Finance Bill

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Dawn Primarolo: Yes, I confirm that that would be a sensible hook. It covers a wide area. For example, any change to the construction industry scheme to assist contractors would need specification.

I do not wish to prolong the proceedings. The Revenue will consider the principle and ensure that these points are covered. The amendment is unnecessary. We already have the relevant power, and will conduct the necessary discussions. The irony is that the negative procedure allows us to do that speedily, which is why PAYE is done in this way. The thing that the hon. Gentleman did not like this

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morning about the clause provides the flexibility to respond to a group of people, albeit a small one, and to respect their deeply held views. I hope that the hon. Member for Buckingham will withdraw the amendment, and accept that his point will be covered in regulations.

Mr. Bercow: I appreciate what the Paymaster General has just said. I am reluctant to dwell on the point of difference, but I refer to it as there is a difference between us. I do not accept that the negative procedure alone allows for the meeting of grievances, or that the affirmative procedure, which Opposition Members generally prefer as it allows debate, somehow does not allow a person to address them. However, I respect the fact that the Government have chosen to proceed in this way. The result is what matters, not the technique used.

I am bound to say that I am pleasantly surprised and considerably encouraged by the Paymaster General's remarks, as I hope that members of the Brethren will be. We will keenly attend to the discussions that the hon. Lady and her officials will have with members of the Brethren. She has put it on the record in unmistakable terms that she wants to meet their concern, and I am prepared to take her at her word. She knows that I will probably bestir myself to raise the matter again in future, perhaps at length and with some vigour if I feel that the pledge has been broken. I know that she would not entertain that scenario with any enthusiasm. I shall take her at her word and beg to ask leave to withdraw the amendment.

Amendment, by leave, withdrawn.

5.30 pm

Mr. Bercow: I beg to move amendment No. 232, in page 105, line 44, leave out subsection (9) and insert—

    '(9) Regulations under this section shall be made by statutory instrument subject to an affirmative resolution of the House of Commons.'.

I shall be brief as we have debated these issues at length and I have been a modest participant in that length. The amendment enjoys the support of the Law Society as well as of Opposition Members and would make the regulations subject to an affirmative resolution. When I mix with people who are not involved in politics, I am often conscious that the language of our exchanges is almost entirely impenetrable to those outside the political system. That makes it necessary to explain the difference between negative and affirmative procedures for dealing with statutory instruments.

The negative procedure effectively denies debate. It just happens when the House has already taken a view about a Bill. Matters of great detail and potential controversy can end up being covered in regulations that the House has never debated, although the negative procedure can be taken more quickly. The affirmative procedure allows the House to debate the issues and reach a view on them.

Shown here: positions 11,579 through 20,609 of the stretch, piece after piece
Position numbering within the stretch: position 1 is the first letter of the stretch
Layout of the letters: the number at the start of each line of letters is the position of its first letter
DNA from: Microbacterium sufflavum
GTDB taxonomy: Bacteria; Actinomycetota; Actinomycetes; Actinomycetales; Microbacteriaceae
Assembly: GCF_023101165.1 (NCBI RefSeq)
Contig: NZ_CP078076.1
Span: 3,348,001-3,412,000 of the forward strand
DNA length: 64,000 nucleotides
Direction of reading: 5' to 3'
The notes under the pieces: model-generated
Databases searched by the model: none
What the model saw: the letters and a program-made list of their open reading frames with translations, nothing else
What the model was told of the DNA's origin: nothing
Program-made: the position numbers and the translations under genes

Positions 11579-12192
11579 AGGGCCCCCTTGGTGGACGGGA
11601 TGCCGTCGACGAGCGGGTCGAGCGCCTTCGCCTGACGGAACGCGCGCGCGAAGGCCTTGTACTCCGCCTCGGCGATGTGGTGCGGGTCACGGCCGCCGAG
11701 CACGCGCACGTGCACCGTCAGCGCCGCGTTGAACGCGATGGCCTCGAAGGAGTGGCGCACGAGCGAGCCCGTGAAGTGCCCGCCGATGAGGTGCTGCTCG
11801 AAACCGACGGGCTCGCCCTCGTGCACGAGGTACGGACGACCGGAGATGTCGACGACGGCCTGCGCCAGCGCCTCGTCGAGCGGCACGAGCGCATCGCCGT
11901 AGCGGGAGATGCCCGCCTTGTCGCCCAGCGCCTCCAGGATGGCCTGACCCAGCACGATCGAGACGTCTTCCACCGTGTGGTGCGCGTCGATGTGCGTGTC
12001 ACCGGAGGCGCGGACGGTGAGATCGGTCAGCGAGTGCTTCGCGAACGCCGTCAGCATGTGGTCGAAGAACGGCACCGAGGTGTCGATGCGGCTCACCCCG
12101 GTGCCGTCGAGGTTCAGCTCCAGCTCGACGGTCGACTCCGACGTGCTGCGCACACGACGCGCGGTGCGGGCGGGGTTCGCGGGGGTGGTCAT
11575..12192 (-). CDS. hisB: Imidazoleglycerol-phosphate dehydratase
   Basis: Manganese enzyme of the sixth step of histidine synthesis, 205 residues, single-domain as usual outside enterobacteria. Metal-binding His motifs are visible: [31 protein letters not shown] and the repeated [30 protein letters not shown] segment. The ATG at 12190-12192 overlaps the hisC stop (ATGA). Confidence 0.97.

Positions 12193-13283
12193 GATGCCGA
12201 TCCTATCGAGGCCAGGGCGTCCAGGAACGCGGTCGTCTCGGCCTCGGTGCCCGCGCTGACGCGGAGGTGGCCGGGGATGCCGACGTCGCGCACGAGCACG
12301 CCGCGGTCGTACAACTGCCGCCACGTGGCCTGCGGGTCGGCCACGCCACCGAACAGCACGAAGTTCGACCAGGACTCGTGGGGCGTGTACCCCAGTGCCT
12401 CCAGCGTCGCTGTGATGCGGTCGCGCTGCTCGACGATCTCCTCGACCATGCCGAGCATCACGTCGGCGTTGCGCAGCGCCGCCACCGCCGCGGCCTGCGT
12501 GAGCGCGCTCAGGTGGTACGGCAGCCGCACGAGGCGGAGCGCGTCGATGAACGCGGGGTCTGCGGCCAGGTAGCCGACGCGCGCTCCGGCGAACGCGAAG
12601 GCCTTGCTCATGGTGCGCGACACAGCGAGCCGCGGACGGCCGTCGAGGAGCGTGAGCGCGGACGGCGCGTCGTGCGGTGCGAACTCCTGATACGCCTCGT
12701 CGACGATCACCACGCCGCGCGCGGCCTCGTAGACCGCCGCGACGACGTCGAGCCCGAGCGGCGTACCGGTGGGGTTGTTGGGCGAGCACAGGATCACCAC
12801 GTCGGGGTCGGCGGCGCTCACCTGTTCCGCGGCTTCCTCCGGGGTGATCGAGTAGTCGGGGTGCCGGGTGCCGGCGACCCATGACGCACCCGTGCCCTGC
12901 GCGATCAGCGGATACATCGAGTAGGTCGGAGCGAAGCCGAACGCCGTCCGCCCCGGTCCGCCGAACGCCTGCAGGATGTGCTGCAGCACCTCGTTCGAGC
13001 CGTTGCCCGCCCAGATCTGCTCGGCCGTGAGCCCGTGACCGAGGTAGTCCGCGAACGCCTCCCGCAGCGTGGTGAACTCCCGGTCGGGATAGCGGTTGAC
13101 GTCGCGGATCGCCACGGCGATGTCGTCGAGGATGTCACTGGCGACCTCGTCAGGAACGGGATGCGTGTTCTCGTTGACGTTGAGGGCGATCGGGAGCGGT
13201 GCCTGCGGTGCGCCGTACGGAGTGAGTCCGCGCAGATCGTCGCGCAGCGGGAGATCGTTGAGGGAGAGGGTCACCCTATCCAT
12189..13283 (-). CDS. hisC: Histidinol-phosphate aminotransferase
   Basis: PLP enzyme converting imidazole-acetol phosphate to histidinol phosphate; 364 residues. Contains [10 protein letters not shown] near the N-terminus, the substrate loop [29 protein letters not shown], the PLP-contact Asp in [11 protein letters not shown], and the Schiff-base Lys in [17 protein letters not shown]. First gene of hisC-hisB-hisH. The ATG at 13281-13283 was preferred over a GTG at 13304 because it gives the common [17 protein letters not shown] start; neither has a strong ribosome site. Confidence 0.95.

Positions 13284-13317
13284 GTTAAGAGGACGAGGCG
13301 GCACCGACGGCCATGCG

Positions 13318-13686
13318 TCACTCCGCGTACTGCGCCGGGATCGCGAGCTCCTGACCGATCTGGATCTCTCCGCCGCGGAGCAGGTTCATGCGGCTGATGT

My hon. Friends and I believe that both the controversy about this part of the Bill and the scope

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of the regulations make the affirmative procedure appropriate. These matters should be subject to proper debate and parliamentary scrutiny. That is the Opposition view that underpins the amendment. If necessary, I shall invite my right hon. and hon. Friends to support it in a Division.

Mr. Burnett: We support this amendment. It is important to have an opportunity to debate these matters so that any errors can be corrected. After all, Governments are not infallible. We can see that in our proceedings almost every day. The amendment is worth while. Let us have matters in the open and properly debated.

Mr. Jack: I rise to explain my views and put on record the fact that the amendment has been proposed to make the provision work properly in practical terms. The Paymaster General suggested that her word as a Minister was not taken with the seriousness that she would like. When she winds up debate on the clause, I hope that she will acknowledge the good intentions of Opposition Members who favour modern technology and want the Government to benefit from improved and efficient ways to operate. We want to make the provision work properly.

As explained in Committee earlier, many serious practical questions surround what the regulations cover. If Parliament is to pass a mandatory requirement into law, we do not want it subjected to further debate and questions because we never had the chance to discuss it properly in the first place. The Government's willingness to consult in greater detail would be helpful. Will the Paymaster General assure us that discussions about the workings of the regulations will take place, particularly with the industry? The regulations say little about what would happen to the system if the current provider of IT services to Inland Revenue were to suffer a major financial failure and a successor company were employed to replace Electronic Data Systems and provide the specialist services necessary to drive the system. We know nothing about that. We need reassurance about consultation. How robust do the Government believe are the systems underpinning what we are asked to accept? They should put that on the record.